Still Life, With Cats

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Not a creature was stirring

The cats, apparently, are doing their best to see if they can make me have a heart attack. The other day I came home, dropped my purse on the table, placed my keys carefully and deliberately on TOP of my purse so I would see them and know right where they were, and then dashed off to gather things together before running back out the door to an event. I left things alone for a a max of five minutes. When I returned, ready to scoop up my purse and head out, my keys were nowhere in sight. I searched all over the table; checked my coat pockets more than once, dumped out my entire purse in my frantic race to find them, and then, finally, heard the sound of them clinking from below. Somehow my keys leaped off of my purse, scooted two feet over to the edge of the table, and then fell off, all on their own. Mmm hmm. Sure they did.

And then this morning, I was working on a knitting project – a project that has been beset with issues to the point where I am starting to feel a bit frantic because it is due back to the company in early January – and I realized I was missing a ball of yarn. I distinctly remember putting it in my project bag, after I ripped out the entire thing this past Tuesday (the fact that I am not telling you how many stitches that was is primarily because to do that calculation and actually figure it out would lead me to weeping) and wound it all back into balls. I cast on (again!) with the first ball, but the second ball had somehow mysteriously disappeared. The fact that I have had to shoo Rupert away from my project bag (he remains convinced that it holds Things For Cats) plays no part in the yarn’s disappearance, I am sure (</sarcasm>).

I panicked. Richard and I tore the house apart, looking under furniture, digging through trash,  checking under pillows and boxes and cats, but there was no sign of it. It wasn’t until several hours later, after we’d been out of the house for errands and had returned and commenced a fresh search, that it reappeared, lurking innocently underneath the loveseat.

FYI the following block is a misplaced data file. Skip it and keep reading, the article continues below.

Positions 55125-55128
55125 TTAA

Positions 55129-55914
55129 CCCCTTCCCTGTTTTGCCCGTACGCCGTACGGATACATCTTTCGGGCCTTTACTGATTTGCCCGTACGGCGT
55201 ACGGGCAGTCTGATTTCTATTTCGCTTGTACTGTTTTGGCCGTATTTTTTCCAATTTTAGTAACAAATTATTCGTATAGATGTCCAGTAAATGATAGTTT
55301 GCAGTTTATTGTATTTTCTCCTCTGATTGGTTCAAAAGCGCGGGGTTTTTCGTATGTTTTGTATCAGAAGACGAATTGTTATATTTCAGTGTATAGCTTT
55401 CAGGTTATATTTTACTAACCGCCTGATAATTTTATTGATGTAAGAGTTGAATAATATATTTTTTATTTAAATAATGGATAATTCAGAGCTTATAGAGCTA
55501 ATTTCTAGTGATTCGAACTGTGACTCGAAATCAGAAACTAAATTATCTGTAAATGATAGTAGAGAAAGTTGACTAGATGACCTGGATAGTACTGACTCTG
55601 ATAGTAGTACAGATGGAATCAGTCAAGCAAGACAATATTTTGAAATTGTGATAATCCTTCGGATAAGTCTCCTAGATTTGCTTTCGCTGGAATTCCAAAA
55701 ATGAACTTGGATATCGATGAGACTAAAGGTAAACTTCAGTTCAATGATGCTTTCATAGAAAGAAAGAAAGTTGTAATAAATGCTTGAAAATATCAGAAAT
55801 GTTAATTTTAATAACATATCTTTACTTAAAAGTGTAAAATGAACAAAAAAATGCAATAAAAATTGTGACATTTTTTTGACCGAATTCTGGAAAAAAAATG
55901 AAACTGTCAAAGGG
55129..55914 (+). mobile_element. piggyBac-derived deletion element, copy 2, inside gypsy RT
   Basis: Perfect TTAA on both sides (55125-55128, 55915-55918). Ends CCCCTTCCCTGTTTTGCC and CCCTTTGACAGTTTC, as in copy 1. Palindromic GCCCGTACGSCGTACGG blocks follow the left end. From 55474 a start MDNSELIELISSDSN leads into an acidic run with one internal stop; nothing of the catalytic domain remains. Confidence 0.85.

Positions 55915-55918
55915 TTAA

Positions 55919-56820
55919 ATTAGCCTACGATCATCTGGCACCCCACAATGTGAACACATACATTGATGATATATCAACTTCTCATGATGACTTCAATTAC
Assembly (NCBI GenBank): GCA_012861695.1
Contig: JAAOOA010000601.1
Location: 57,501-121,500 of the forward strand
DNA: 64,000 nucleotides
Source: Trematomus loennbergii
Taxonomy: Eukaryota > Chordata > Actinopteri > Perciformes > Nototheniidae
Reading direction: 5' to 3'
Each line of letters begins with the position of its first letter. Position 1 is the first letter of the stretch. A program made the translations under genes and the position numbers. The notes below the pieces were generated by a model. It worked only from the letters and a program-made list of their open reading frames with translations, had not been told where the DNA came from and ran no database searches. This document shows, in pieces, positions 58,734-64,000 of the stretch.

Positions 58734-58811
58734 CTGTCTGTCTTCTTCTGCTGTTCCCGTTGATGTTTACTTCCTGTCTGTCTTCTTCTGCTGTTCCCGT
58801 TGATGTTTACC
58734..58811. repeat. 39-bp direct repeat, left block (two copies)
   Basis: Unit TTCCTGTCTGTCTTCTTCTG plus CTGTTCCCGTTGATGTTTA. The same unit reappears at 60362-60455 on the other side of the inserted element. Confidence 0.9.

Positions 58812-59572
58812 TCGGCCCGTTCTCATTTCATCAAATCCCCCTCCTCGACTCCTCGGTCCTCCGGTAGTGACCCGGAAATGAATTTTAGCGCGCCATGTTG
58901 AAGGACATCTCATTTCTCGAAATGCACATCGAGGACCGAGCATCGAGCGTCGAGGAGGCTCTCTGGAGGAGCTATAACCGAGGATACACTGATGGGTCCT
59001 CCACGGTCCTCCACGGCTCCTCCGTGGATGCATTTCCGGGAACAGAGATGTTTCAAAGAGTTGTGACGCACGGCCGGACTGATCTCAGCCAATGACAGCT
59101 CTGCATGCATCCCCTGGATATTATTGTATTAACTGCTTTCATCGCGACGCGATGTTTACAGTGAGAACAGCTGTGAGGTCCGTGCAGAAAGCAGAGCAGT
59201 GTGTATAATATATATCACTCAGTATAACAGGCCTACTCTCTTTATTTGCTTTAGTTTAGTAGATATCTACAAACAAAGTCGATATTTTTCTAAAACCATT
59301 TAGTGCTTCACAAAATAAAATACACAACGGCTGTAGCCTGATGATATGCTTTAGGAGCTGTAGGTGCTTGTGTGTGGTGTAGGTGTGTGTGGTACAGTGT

Meanwhile, in the less-trying-to-induce-heart-attack mode and more in the seriously adorable mode, Nutmeg is apparently on a mission to denude the tree completely. She has been systematically removing the jingle bell ornaments one by one. Then she chases them all over  the house, before shoving them underneath a bed or some other piece of furniture where it’s harder to get to them, and then she goes back to the tree to repeat the process.

Note to self – buy a whole lot more jingle bell ornaments at the after Christmas sales this year.

‘Tis the season for Holidailies.


The good thing about working in a large office is if one has a late night yen to make fudge, one can then cut it all up and take it in to work and foist it on one’s coworkers. Which is exactly what I did this morning – or rather, what both Richard and I did. When I left the office this evening, there were 3 tiny pieces left from an entire container full, so apparently it was a hit. But then it is hard to go wrong with fudge.

– – – – –

On the way home this evening, we got stuck twice, first behind a giant herd of bicyclists all decked out in holiday hats and draped with lights, weaving around and consequently taking up more than half the road (not a smart idea when it’s dark out and the cars coming from the opposite decoration are not expecting to see cyclists crossing the lane lines into oncoming traffic and generally acting stupid), and second behind what appeared to be a giant limo type van crawling along at something like 10 miles per hour. It threw us for a moment, and then we realized. Ah yes, it’s Christmas light viewing time.

And I get it. People want to go out and see the lights. But please, when you are toodling along, oohing and aahing at the decor, be mindful of the fact that the people behind you maybe are not just out to cruise the neighborhood. Maybe they are just trying to get home because they have had a really long day and they are exhausted and wish you would take your stupid limo van and pull it off to the side of the road and just them pass.